by Patrick Muffler, Committee Chair

Battalion Chief Mick McDonald retires from the Palo Alto Fire Department

In June, 2003, Mick McDonald, the long-time leader of emergency preparedness for the City of Palo Alto, will retire. Mick's impact on emergency preparedness has been exceptional. With his vision and leadership, Palo Alto developed the Palo Alto Neighborhood Disaster Activity (PANDA) program. This program has trained nearly 250 Palo Alto residents in emergency disaster assistance, in order to assist the Office of Emergency Services and the Palo Alto Fire Department during a major catastrophe.

Mick also was the Palo Alto City liaison with the Barron Park Association in the development of Living with our Faults, the now classic primer for dealing with the earthquake hazard in the Bay Area. The Barron Park Association thanks Mick for his years of dedication to emergency preparedness in Palo Alto and wishes him well in his retirement to Oahu. Aloha!

New Emergency-Preparedness Structure in the City of Palo Alto (adapted from an e-mail received from Palo Alto Fire Chief Ruben Grijalva on Monday 19 May 2003)

The City of Palo Alto has recently restructured its emergency-preparedness program. Previously, emergency preparedness was isolated in the Fire Dept. The city is creating an Emergency Preparedness Operational Group composed of key personnel from all city departments. This Operational Group is headed by Deputy Fire Chief Judy Jewell, who will oversee the Office of Emergency Services. In addition, Police Chief Lynne Johnson will head up the Emergency Preparedness Steering Group, composed of city department heads. The leadership of this Steering Group will rotate yearly between the Police Chief and the Fire Chief.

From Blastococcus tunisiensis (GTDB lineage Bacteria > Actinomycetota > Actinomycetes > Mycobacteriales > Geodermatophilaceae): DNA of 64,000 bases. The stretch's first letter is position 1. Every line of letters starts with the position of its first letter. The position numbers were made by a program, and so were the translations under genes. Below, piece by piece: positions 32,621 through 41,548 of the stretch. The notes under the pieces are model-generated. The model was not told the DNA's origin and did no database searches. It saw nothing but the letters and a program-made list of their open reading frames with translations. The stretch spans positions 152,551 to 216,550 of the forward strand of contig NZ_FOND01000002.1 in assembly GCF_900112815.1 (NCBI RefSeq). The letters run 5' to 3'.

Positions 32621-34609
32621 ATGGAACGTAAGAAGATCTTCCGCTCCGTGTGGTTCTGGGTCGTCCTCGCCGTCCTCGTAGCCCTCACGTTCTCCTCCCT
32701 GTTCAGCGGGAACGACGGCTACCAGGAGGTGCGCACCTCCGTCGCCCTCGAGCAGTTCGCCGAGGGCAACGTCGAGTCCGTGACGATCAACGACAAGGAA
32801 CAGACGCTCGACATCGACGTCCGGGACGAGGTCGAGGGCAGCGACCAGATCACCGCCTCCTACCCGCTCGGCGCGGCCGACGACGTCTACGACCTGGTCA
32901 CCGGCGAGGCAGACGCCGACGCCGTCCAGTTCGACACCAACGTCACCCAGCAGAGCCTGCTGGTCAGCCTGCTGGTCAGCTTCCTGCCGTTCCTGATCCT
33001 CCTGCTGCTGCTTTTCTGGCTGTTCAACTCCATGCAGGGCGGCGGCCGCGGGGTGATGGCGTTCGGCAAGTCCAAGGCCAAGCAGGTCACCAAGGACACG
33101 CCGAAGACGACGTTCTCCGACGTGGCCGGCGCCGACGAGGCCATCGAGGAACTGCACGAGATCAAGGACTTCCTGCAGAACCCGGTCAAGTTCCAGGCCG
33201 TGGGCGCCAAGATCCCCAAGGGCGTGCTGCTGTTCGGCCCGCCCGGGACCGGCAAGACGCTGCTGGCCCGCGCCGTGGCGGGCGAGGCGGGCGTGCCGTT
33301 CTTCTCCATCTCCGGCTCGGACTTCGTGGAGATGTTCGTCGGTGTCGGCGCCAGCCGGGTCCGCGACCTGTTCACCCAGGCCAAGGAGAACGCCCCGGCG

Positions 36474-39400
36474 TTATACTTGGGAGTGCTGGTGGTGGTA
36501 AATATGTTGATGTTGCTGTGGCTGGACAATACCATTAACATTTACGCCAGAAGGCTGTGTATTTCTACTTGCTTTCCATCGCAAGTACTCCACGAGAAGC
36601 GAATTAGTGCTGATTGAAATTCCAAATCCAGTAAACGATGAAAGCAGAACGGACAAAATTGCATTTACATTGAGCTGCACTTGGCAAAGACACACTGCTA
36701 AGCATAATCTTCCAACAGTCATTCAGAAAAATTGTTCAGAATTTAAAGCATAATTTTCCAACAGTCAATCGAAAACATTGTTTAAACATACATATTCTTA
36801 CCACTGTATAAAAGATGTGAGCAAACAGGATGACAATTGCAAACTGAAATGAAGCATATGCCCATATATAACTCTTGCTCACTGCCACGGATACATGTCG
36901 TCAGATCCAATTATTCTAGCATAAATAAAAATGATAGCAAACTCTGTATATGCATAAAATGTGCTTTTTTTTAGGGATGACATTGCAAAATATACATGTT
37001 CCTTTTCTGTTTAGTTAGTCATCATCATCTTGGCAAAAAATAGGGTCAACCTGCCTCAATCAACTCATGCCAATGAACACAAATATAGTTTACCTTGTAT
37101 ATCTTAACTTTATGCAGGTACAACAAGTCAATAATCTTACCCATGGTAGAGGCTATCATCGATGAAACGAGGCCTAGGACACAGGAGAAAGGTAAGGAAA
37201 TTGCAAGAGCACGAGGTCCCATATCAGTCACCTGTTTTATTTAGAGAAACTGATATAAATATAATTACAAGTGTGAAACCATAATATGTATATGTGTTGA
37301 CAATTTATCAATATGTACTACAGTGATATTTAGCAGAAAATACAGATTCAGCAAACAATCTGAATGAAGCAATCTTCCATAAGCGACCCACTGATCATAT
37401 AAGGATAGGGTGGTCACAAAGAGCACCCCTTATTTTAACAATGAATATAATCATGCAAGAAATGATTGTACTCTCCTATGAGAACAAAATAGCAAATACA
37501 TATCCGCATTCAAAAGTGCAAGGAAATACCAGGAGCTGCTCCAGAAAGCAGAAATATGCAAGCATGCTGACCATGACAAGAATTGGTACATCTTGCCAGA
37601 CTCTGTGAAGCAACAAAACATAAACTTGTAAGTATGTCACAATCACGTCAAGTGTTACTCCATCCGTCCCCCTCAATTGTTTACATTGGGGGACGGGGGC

The City of Palo Alto also will convene an Emergency-Preparedness Round Table once a quarter with outside groups such as the Red Cross, neighborhood associations, and the Emergency Council. The City Manager's Office is charged with coordinating this effort. The Barron Park Association is represented on this Round Table. With regard to PANDA training and continuing education of existing PANDAs, Fire Chief Grijalva wrote that the Palo Alto Disaster Coordinator (Barbara Cimino) will be paired with a Palo Alto Fire Battalion Chief who has an emergency-preparedness background, so that the City will maintain the two-person training team and its on-going level of PANDA training.

Water, water everywhere—except in an emergency!
We are all accustomed to "water on demand". Just turn on the faucet, and let the sprinklers run. Few of us have had any protracted experience in a situation where water was not immediately available from a reliable, virtually unlimited city source. We in Barron Park are certainly in that situation, since all of our water is piped in from the Sierra Nevada via the Hetch Hetchy water system.

But what happens in a big earthquake on the Hayward fault, that runs along the base of the East Bay Hills and is crossed by the Hetch Hetchy aqueduct? The probability is very high that a magnitude 6.7 or 7.0 earthquake on the Hayward Fault will rupture or severely damage the aqueduct. Barron Park, all of Palo Alto, San Francisco, and many other Peninsula cities will be abruptly shut off from this abundant water supply. Faucets, toilets, sprinkling systems, and hydrants simply won't work, probably for a period of many days.

The City of Palo Alto, the State Office of Emergency Services, the Federal Emergency Management Agency, and other local, state, and federal entities will do their best to supply emergency water for drinking and cooking. But even these stop-gap measures will take several days to a week to implement. Consequently, each household must be prepared to use its own emergency water supplies for up to a week.

Page 13 of Living with our Faults, published by the Palo Alto Fire Department, provides excellent guidelines for emergency water. These guidelines fall into three categories:

The bottom line is that a person can survive for weeks with minimal food, but only a few days without water. Every household needs to take stock of its emergency water sources and to prepare for up to a week without water from any outside source.